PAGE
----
When the DNS server receives the query, it parses the host name to find the DNS domain, company.com. In this instance, the DNS server is authoritative for the requested zone, so it does a zone lookup to find the requested resource record.
When the DNS server finds the A record for srv1, it sends the entire contents of the record back to the client in the form of a DNS Query Response. If the A record does not contain a TTL value, the DNS server inserts the minimum TTL value from the SOA record for the zone. The default TTL is one hour, or 3,600 seconds.
If the DNS server cannot find the requested record, it returns a Record Not Found response. An authoritative DNS server does not consult another DNS server when it cannot resolve a query within its zone of authority. When the resolver gets a Record Not Found response from an authoritative name server, it returns an error to the application without attempting further lookups.
Now that the resolver has obtained the IP address, Tcpip.sys has some work to do. It uses the IP address from the A record to build an IP packet, then it uses Address Resolution Protocol (ARP) to find the MAC address associated with the IP address. Tcpip.sys then hands over the packet and the MAC address to the NDIS (Network Driver Interface Specification) driver, which works with the adapter driver to build a transmission frame that is sent to the target server.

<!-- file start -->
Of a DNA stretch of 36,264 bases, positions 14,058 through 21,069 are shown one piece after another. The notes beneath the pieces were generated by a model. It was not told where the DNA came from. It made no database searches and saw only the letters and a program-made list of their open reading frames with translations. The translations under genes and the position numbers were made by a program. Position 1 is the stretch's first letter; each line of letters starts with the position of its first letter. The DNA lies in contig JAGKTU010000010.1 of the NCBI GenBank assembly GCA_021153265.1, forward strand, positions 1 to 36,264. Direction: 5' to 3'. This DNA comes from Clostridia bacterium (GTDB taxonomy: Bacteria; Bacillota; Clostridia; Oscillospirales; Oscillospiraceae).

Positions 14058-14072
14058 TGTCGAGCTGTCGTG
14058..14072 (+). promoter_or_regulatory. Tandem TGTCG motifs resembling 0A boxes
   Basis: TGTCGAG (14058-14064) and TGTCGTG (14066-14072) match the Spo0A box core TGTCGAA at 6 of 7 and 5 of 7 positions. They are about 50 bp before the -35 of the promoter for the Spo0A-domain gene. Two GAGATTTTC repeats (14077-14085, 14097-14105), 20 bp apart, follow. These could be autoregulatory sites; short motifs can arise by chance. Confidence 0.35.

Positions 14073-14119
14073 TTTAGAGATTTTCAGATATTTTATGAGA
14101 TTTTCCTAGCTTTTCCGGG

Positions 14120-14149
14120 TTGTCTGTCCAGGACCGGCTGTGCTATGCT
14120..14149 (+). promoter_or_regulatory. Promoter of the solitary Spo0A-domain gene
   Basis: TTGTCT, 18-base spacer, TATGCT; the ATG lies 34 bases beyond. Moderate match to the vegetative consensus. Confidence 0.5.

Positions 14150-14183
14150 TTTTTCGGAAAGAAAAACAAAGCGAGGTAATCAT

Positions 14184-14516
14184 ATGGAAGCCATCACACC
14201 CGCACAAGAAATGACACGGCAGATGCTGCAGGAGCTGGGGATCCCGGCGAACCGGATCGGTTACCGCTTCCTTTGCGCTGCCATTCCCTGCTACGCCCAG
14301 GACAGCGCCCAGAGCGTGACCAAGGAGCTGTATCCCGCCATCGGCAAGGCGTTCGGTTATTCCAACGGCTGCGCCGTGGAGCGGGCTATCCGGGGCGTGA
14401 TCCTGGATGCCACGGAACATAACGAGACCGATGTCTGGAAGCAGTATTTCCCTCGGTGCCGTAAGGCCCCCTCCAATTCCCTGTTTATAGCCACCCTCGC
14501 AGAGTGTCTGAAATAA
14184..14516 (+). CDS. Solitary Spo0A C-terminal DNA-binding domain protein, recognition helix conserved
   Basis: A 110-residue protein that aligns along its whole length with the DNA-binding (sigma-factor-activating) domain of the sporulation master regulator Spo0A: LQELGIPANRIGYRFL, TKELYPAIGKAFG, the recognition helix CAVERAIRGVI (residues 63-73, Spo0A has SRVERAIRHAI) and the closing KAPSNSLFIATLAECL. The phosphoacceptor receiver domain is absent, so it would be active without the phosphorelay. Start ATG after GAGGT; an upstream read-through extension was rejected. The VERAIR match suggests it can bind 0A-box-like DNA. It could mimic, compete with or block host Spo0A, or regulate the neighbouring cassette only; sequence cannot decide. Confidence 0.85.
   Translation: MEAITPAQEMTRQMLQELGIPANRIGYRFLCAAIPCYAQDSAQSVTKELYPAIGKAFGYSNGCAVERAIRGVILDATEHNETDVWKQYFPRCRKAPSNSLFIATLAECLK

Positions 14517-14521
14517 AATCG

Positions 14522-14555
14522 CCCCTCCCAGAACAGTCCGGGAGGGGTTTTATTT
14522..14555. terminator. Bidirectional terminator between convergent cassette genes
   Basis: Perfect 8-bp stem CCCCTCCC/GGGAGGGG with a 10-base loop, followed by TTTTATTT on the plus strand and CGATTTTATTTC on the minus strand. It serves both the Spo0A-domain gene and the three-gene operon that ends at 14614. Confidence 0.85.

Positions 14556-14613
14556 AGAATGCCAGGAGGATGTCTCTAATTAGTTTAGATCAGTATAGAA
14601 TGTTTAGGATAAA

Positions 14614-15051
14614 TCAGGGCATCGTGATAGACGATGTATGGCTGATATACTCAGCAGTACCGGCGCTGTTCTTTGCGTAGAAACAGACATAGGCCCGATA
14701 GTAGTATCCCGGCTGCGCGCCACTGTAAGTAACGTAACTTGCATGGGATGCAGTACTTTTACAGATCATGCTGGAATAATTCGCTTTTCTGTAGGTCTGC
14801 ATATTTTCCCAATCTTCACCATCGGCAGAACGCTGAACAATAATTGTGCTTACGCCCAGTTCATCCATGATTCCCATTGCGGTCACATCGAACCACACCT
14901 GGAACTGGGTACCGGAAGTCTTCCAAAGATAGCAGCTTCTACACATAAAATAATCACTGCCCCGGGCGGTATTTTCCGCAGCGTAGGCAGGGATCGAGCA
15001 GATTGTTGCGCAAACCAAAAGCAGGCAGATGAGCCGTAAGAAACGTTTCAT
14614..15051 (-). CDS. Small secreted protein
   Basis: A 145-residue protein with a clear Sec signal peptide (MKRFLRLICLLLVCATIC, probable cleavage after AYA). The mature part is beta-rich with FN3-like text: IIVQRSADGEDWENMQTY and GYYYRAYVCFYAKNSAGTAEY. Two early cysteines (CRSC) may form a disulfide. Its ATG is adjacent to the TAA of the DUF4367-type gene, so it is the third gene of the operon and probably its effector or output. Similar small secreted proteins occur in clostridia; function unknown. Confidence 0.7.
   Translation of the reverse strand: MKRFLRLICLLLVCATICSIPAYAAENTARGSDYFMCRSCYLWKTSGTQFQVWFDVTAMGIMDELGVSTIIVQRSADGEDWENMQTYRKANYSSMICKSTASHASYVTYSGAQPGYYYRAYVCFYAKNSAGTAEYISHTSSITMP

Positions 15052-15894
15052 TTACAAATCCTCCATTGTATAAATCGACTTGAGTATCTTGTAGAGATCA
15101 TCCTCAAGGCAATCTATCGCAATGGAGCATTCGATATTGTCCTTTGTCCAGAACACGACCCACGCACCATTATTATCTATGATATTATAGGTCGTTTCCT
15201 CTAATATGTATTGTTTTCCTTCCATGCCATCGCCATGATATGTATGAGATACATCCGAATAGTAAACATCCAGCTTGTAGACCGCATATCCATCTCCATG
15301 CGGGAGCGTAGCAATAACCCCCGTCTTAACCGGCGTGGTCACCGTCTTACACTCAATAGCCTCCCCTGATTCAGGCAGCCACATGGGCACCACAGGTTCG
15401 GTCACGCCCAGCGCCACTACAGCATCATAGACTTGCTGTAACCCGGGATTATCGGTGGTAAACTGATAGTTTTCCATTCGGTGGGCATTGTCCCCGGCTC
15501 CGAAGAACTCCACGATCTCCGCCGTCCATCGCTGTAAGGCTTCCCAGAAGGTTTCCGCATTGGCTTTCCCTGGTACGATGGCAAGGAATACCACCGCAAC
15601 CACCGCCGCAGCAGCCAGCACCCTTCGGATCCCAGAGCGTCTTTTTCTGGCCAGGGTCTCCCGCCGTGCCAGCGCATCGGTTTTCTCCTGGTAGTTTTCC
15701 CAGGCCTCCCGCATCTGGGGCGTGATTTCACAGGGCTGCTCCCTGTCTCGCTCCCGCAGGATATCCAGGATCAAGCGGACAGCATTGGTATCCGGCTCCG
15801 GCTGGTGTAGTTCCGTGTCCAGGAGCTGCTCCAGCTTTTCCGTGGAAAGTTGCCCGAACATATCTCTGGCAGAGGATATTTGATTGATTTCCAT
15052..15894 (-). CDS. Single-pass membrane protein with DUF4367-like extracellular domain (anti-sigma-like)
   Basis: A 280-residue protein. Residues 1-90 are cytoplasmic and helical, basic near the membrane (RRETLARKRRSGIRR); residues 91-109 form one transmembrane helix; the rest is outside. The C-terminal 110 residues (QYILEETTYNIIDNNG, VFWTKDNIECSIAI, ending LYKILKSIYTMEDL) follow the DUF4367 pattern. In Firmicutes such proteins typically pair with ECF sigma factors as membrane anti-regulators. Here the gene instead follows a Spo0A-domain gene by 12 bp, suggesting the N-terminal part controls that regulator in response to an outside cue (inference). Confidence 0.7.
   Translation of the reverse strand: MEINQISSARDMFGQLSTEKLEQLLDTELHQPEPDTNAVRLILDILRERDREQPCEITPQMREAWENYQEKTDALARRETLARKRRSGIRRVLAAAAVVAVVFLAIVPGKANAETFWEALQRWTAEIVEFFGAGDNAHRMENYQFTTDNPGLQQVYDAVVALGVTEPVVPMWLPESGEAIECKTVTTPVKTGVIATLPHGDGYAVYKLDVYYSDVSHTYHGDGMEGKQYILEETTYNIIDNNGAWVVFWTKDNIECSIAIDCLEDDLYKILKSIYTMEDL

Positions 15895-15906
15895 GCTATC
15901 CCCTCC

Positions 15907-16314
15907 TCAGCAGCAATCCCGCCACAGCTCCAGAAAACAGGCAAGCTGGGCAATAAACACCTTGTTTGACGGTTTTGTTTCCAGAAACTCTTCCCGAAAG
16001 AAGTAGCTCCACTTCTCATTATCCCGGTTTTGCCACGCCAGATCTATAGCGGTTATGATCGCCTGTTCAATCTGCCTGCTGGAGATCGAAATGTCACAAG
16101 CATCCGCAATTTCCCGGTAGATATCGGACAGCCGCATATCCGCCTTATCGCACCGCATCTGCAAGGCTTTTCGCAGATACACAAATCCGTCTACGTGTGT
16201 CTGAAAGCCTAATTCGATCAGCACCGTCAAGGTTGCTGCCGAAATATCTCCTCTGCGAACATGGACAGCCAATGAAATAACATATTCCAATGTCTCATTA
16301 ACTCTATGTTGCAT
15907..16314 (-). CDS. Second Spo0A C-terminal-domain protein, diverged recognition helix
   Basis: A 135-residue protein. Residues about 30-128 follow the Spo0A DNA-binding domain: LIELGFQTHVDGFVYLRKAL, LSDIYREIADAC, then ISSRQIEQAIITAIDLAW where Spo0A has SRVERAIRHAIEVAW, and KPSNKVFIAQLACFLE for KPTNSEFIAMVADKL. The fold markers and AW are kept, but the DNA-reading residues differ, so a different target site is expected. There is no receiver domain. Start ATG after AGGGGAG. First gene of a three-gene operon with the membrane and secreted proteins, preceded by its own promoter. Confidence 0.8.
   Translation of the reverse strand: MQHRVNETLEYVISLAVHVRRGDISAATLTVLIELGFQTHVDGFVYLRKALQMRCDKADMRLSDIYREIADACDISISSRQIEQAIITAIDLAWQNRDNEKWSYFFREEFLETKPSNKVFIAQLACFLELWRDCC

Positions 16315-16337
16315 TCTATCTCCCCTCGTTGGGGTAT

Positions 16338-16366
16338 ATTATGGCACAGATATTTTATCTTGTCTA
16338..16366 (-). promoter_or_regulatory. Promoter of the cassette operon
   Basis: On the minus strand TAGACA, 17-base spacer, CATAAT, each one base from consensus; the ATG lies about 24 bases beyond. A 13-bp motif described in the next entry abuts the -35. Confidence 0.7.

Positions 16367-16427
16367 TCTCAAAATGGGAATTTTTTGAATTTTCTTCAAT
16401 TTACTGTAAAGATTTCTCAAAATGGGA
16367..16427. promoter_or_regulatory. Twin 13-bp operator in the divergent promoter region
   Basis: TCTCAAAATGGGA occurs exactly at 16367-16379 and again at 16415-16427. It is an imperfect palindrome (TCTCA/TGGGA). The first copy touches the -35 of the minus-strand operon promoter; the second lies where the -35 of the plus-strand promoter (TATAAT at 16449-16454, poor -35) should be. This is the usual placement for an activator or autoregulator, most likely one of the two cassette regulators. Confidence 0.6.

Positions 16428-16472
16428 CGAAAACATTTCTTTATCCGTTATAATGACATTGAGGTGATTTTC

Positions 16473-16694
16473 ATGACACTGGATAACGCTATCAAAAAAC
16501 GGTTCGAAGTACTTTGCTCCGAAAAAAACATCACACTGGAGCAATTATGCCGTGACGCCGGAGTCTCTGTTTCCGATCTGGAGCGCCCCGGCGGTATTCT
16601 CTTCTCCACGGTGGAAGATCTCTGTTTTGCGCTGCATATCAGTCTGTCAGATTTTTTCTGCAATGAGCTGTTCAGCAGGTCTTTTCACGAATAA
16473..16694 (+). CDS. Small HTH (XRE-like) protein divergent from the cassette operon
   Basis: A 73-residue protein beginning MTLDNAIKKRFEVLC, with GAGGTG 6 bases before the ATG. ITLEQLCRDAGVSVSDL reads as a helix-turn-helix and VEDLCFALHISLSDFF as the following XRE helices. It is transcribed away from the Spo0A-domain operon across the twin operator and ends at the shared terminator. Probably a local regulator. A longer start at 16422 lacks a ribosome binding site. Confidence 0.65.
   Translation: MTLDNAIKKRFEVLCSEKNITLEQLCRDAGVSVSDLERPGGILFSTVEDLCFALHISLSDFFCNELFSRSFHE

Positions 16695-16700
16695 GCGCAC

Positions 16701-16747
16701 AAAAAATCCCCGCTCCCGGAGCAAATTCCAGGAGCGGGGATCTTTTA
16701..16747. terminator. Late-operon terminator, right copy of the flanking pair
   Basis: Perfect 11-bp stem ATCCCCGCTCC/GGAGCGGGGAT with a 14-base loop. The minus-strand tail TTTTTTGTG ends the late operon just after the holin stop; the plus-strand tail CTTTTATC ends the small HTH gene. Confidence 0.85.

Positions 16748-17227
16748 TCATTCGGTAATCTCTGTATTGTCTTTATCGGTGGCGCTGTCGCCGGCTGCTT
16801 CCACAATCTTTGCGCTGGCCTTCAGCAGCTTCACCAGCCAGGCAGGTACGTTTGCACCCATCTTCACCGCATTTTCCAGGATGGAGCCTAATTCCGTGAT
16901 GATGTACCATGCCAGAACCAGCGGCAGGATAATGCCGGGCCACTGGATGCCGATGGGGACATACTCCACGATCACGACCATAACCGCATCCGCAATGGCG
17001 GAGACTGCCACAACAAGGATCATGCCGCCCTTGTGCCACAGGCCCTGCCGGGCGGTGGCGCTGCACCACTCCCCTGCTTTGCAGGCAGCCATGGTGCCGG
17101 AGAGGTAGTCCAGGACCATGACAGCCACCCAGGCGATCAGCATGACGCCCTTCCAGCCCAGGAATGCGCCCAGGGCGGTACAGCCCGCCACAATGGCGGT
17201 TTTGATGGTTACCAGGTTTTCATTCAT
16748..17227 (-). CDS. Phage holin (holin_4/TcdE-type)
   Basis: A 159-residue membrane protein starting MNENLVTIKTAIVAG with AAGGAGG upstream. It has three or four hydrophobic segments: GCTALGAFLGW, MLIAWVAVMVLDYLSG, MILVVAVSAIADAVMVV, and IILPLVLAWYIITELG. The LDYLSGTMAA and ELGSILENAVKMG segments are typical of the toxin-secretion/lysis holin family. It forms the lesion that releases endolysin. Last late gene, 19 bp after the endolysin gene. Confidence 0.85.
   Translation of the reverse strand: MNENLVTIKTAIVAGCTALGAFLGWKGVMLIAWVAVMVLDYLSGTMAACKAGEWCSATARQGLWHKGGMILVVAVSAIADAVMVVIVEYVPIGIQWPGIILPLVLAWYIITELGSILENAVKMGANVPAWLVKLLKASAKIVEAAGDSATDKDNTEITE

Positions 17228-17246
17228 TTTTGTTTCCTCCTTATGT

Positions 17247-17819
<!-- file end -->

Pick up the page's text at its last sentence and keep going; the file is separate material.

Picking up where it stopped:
Tcpip.sys also hands the A record over to the DNS Resolver Cache service. The Resolver Cache holds onto the A record for the time period specified in the TTL.
Queries Handled by Non-Authoritative Servers
Consider the situation if the user, instead of trying to access a file on a server on the internal network, tries to access a file on an external network such as the Internet. For example, the user opens a browser and points it at www.roswellnm.org. (I was born in Roswell. My friends say that explains a lot about me.) In this trace, let's skip the OSI Layer 7 details and get right to the DNS query (see Procedure 5.2).
Procedure 5.2 Functional Description of Query Handling by Non-Authoritative Name Server
The DNS resolver sends off a recursive query to its DNS server asking for an A record for www.roswellnm.org. A recursive query tells the DNS server to do all the work in resolving the address.
The local DNS server in the company.com DNS domain has no zone file for roswellnm.org. The recursive query tells the server to refer the request to another DNS server, but which one? This is where the root hints in the Cache.dns file come into play.
After consulting the root hints file, the DNS server fires off an iterative query to a top-level domain (TLD) server saying, in effect, "Give me an A record for www.roswellnm.org or tell me the name of a server that can help me."
In every likelihood, the TLD root server does not have an A record for www.roswellnm.org. However, the TLD server is authoritative for the domain .org. That means it has name server (NS) records pointing at servers that host the zone for .org.